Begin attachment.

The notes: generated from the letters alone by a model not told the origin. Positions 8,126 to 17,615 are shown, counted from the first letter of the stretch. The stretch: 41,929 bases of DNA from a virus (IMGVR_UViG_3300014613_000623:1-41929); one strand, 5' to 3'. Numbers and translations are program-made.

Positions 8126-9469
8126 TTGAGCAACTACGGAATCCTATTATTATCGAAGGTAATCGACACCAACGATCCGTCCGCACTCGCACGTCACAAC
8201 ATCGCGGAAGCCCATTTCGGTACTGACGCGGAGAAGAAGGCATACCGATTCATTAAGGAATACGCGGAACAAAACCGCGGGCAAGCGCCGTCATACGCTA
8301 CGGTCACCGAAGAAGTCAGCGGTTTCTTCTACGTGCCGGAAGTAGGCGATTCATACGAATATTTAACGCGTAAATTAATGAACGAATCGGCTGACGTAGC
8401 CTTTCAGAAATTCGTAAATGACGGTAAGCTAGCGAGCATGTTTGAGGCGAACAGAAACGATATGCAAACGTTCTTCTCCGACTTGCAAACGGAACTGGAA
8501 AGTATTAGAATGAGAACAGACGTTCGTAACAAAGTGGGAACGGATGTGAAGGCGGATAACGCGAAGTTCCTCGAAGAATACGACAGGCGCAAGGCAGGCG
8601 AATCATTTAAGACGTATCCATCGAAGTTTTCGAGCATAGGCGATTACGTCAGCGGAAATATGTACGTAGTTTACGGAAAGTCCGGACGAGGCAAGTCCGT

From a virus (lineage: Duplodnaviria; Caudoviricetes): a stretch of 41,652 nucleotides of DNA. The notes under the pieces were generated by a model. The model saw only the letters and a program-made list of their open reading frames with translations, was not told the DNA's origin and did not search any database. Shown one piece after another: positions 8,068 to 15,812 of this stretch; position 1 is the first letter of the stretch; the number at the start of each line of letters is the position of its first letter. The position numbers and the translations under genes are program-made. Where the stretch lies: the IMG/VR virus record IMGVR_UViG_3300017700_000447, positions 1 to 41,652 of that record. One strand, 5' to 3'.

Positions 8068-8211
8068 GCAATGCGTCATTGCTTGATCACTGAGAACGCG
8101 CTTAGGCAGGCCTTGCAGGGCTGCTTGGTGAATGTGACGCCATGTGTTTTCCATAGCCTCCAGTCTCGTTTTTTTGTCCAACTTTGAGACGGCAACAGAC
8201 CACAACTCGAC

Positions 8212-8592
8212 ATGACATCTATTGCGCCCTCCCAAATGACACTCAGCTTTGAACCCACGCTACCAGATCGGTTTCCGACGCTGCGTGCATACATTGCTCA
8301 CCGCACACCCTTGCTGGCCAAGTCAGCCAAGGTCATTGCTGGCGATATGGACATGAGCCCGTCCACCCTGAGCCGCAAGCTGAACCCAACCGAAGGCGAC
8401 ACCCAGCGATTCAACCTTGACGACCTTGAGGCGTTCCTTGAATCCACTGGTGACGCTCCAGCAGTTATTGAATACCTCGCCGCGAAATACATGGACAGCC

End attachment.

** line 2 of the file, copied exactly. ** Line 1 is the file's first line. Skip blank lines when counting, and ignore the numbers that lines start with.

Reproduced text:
Positions 8126-9469